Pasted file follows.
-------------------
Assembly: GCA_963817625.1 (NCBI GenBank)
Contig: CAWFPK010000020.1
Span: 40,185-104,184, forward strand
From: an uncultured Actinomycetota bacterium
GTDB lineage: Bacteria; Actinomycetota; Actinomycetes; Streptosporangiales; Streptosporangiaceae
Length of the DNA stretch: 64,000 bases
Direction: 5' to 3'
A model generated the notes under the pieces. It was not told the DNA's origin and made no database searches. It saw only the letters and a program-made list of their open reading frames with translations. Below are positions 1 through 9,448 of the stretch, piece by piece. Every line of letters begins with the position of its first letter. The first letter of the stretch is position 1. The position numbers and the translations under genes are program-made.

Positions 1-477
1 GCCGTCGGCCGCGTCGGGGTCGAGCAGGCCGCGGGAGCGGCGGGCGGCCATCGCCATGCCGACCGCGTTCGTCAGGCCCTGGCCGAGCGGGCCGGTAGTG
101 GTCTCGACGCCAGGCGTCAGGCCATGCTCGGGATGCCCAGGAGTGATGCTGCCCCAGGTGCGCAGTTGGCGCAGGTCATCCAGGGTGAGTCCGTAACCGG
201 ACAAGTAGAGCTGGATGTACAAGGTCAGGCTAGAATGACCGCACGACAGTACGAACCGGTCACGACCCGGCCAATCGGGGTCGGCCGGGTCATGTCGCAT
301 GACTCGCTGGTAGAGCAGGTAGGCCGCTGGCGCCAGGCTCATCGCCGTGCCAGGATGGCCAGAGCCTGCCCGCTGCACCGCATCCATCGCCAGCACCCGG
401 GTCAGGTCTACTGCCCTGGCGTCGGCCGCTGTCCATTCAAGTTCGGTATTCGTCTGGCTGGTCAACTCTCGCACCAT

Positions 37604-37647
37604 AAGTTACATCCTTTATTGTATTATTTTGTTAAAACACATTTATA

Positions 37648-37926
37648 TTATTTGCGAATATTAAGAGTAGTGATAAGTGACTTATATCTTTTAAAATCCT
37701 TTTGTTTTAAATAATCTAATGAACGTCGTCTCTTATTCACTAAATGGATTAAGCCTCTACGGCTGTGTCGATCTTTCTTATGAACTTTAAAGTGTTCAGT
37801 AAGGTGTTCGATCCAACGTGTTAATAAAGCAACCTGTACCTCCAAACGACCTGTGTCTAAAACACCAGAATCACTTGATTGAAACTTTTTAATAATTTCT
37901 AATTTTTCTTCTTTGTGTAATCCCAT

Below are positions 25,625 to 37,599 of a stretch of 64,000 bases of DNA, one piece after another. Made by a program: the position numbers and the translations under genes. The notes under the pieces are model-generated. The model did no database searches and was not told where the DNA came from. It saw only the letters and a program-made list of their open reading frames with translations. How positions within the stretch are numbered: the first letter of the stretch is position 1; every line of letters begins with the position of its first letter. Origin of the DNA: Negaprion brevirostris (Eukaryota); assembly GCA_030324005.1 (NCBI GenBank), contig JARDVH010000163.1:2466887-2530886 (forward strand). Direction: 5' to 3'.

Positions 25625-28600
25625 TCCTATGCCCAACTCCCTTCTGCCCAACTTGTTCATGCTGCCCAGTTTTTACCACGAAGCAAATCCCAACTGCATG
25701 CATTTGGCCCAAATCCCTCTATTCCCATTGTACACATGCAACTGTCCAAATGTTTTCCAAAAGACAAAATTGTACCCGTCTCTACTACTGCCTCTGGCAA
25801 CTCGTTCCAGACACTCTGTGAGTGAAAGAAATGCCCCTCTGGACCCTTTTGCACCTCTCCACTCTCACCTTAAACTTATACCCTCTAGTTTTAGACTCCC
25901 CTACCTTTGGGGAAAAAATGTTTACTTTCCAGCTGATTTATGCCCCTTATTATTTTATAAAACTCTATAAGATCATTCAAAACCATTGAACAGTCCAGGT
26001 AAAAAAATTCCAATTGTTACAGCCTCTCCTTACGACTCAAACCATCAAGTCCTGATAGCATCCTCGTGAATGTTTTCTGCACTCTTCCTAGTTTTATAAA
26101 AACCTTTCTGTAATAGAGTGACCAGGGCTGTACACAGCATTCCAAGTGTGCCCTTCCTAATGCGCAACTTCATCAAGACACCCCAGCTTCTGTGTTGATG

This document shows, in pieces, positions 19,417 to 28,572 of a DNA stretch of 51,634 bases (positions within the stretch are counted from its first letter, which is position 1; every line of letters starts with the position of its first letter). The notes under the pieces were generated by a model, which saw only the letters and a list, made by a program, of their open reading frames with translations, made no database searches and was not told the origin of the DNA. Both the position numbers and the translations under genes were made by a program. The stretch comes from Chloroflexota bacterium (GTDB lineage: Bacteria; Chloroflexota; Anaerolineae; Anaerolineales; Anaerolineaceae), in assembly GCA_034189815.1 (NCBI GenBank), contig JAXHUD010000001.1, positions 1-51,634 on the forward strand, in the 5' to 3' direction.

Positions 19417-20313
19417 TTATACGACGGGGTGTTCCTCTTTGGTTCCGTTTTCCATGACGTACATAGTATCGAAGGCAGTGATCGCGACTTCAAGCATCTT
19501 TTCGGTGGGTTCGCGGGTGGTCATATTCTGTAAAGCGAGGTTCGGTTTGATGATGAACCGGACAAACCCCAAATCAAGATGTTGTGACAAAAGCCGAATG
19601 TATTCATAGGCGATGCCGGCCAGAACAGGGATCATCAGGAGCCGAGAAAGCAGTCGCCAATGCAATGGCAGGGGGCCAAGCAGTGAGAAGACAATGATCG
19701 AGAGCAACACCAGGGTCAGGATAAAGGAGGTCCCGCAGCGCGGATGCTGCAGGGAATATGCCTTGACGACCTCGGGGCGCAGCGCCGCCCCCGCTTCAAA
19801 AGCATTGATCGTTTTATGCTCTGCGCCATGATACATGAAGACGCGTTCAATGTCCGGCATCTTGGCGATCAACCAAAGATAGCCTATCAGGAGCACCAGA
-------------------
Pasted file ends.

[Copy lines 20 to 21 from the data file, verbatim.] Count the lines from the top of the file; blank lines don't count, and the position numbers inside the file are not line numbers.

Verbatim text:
37801 AAGGTGTTCGATCCAACGTGTTAATAAAGCAACCTGTACCTCCAAACGACCTGTGTCTAAAACACCAGAATCACTTGATTGAAACTTTTTAATAATTTCT
37901 AATTTTTCTTCTTTGTGTAATCCCAT